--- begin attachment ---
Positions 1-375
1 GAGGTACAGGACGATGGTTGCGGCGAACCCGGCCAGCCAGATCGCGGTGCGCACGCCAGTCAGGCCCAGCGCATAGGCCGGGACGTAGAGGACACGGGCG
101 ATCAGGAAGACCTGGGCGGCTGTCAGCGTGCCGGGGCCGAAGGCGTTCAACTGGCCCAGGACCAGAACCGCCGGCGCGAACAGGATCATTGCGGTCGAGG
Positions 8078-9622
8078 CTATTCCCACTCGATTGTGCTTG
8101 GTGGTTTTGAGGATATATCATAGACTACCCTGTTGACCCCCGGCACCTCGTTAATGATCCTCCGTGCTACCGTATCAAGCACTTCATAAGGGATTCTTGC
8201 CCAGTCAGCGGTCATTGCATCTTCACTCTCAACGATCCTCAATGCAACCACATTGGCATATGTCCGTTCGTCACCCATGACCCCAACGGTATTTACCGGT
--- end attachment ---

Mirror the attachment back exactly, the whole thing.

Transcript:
Positions 1-375
1 GAGGTACAGGACGATGGTTGCGGCGAACCCGGCCAGCCAGATCGCGGTGCGCACGCCAGTCAGGCCCAGCGCATAGGCCGGGACGTAGAGGACACGGGCG
101 ATCAGGAAGACCTGGGCGGCTGTCAGCGTGCCGGGGCCGAAGGCGTTCAACTGGCCCAGGACCAGAACCGCCGGCGCGAACAGGATCATTGCGGTCGAGG
Positions 8078-9622
8078 CTATTCCCACTCGATTGTGCTTG
8101 GTGGTTTTGAGGATATATCATAGACTACCCTGTTGACCCCCGGCACCTCGTTAATGATCCTCCGTGCTACCGTATCAAGCACTTCATAAGGGATTCTTGC
8201 CCAGTCAGCGGTCATTGCATCTTCACTCTCAACGATCCTCAATGCAACCACATTGGCATATGTCCGTTCGTCACCCATGACCCCAACGGTATTTACCGGT